A common cold is a viral infection of your baby’s nose and throat. Nasal congestion and a runny nose are the main signs of a cold. 

Babies are especially likely to get the common cold because their immune systems aren’t fully developed, more so it they are often around older children. Cold viruses are spread by close contact, especially through sneezing and coughing. Colds are more common during the rainy season and winter, but your baby can get a cold at any time.

Babies typically have six to eight colds within the first year of life, but some children will have more. The average child has about 10 colds by age two. These rates can increase substantially in day care centres.

Common cold in babies


The common cold is an infection of the nose and throat (upper respiratory tract infection) that can be caused by one of more than 200 viruses. Rhinoviruses are the most common. A cold virus enters your baby’s body through his or her mouth, eyes or nose.

Your baby can be infected with a virus by:

  • Air. When someone who is sick coughs, sneezes or talks, he or she might directly spread the virus to your baby.
  • Direct contact. Someone with a cold who touches your baby’s hand can spread the cold virus to your baby, who can become infected after touching his or her eyes, nose or mouth.
  • Contaminated surfaces. Some viruses live on surfaces for two hours or longer. Your baby may catch a virus by touching a contaminated surface, such as a toy.
Common cold in babies - Symptoms


The first signs of the common cold in a baby are often:

  • A congested or runny nose
  • Nasal discharge that may be clear at first but might thicken and turn yellow or green

Other signs and symptoms of a common cold in a baby may include:

  • Fever
  • Sneezing
  • Coughing
  • Irritability
  • Difficulty in sleeping
  • Decreased appetite
  • Trouble nursing or taking a bottle due to nasal congestion


Simple preventive measures can help keep the common cold at bay.

The best defence against the common cold is common sense precautions and frequent hand-washing. There’s no vaccine for the common cold.

  • Wash your hands before feeding or touching your baby. Wash your hands thoroughly and often with soap and water for at least 20 seconds. If soap and water aren’t available, use an alcohol-based hand sanitizer that contains at least 60% alcohol.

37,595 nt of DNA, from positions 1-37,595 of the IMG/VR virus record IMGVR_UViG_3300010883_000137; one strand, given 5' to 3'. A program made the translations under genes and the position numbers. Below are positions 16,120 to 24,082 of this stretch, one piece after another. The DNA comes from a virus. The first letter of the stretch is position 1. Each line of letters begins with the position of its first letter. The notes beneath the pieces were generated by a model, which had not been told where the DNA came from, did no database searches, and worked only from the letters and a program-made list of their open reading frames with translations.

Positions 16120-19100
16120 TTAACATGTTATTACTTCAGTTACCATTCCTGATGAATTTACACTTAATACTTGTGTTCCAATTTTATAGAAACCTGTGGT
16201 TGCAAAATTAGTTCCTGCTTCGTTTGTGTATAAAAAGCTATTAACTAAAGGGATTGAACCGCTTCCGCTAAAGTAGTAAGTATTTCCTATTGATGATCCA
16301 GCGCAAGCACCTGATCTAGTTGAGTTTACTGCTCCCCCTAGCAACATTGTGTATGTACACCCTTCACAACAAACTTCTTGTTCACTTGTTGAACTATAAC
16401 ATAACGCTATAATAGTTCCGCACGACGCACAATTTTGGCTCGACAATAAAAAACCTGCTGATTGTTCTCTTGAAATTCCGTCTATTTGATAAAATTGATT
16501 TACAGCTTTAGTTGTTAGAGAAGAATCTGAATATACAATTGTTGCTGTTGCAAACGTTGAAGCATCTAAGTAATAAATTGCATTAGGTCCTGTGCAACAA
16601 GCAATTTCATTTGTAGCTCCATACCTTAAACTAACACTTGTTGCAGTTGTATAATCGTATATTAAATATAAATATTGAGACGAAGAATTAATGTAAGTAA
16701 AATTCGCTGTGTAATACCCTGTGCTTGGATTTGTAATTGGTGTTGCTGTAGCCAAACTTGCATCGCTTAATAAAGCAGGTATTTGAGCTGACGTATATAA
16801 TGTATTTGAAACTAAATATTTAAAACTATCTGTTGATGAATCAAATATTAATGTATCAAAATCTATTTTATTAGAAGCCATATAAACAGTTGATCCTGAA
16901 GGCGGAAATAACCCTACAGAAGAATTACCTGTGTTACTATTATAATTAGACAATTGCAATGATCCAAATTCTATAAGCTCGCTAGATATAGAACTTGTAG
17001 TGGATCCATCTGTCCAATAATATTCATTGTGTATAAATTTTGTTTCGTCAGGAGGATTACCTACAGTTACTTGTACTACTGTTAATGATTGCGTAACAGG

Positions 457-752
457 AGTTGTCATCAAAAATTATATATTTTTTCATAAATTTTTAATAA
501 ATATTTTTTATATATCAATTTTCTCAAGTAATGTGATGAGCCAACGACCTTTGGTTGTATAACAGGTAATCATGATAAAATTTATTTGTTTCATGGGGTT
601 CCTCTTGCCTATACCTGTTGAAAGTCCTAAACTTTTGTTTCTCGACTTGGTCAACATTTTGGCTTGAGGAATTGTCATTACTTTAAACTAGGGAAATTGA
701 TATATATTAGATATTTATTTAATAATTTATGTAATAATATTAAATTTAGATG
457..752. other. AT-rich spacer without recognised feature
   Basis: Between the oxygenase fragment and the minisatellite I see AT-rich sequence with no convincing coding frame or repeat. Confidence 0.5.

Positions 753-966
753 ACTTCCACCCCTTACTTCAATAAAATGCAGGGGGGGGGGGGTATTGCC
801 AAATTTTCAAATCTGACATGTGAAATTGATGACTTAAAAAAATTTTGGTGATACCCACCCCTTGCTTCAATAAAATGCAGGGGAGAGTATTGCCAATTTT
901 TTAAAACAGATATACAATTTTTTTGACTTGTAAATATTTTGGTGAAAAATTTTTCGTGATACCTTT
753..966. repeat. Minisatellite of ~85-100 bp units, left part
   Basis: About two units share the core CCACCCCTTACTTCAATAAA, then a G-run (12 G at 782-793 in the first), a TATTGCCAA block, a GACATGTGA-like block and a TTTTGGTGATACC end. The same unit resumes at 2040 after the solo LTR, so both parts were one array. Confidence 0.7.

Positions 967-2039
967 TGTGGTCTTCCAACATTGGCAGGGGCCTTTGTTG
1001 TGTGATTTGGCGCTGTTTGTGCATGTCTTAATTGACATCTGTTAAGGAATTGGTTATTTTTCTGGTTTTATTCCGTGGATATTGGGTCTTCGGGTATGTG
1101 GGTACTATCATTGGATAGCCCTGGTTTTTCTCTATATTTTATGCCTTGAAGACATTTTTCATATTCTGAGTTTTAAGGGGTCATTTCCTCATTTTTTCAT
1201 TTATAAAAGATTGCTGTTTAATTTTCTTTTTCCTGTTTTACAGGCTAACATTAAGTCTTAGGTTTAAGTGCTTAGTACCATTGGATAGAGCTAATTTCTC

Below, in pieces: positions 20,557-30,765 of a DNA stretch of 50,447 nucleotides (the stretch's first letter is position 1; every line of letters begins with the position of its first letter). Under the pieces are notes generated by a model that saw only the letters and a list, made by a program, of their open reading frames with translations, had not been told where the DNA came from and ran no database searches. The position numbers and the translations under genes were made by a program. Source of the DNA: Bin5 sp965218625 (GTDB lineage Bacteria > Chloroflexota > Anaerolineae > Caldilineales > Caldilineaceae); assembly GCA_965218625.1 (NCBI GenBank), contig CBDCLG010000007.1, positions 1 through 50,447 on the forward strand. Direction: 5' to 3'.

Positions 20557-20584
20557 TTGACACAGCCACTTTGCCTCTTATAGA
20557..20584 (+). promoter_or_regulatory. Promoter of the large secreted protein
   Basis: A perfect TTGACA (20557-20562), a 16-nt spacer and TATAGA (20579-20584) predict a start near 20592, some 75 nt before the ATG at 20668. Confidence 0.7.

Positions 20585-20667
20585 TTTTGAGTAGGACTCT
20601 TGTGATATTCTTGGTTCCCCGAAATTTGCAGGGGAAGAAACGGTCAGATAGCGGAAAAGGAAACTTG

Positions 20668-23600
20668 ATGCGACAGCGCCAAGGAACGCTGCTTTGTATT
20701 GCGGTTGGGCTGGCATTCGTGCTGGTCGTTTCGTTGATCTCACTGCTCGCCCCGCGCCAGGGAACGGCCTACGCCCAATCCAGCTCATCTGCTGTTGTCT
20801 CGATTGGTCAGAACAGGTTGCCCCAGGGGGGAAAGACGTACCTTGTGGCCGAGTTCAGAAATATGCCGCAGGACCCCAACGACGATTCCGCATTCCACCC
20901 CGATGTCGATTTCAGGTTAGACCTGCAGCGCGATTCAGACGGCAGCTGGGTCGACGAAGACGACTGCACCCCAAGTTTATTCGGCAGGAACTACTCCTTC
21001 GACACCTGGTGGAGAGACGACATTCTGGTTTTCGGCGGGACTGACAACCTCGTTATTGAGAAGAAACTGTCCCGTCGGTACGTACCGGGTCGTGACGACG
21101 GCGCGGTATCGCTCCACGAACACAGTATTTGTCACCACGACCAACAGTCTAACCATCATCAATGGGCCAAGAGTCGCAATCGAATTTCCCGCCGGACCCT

• Clean your baby’s toys and pacifiers often. Clean frequently touched surfaces. This is especially important if someone in your family or your baby’s playmate has a cold.
  • Keep your baby away from anyone who’s sick. If you have a newborn, don’t allow visits from anyone who’s sick. If possible, avoid public transportation and public gatherings with your newborn.
  • Teach your older children (and the adults too) the importance of hand-washing. Avoid touching your eyes, nose or mouth with unwashed hands.
  • Teach everyone in the household to cough or sneeze into a tissue. Throw away used tissues right away and then wash your hands thoroughly. If you can’t reach a tissue in time, cough or sneeze into your elbow. Then wash your hands.
  • Select a child care centre carefully. Look for a child care setting with good hygiene practices and clear policies about keeping sick children at home.


There’s no cure for the common cold. Most cases of the common cold get better without treatment, usually within a week to 10 days, but a cough may linger for a week or more. Antibiotics don’t work against cold viruses.

Treatment for the common cold in babies usually involves relieving symptoms by giving fluids to them and keeping them hydrated, along with keeping their nasal passages open. While very young infants should see a doctor at the first sign of cold, parents should be aware of more serious conditions that might require a doctor’s attention if symptoms worsen.

Over-the-counter (OTC) medications generally should be avoided in babies.

When to see a doctor

Your baby’s immune system is still developing. Most colds are simply a nuisance. If your baby has a cold with no complications, it should resolve within 2 weeks. But keep a close watch on the signs and symptoms. If symptoms don’t improve or if they worsen, it’s time to talk to your paediatrician.

In newborns, it’s especially important to make sure that a more serious illness isn’t present, especially if your baby has a fever.

Seek immediate medical help if your baby:

  • Has difficulty breathing or is bluish around the lips
  • Has unusually low energy or sleepiness
  • Coughs hard enough to cause vomiting or changes in skin colour
  • Coughs up blood-tinged mucus
  • Refuses to nurse or accept fluids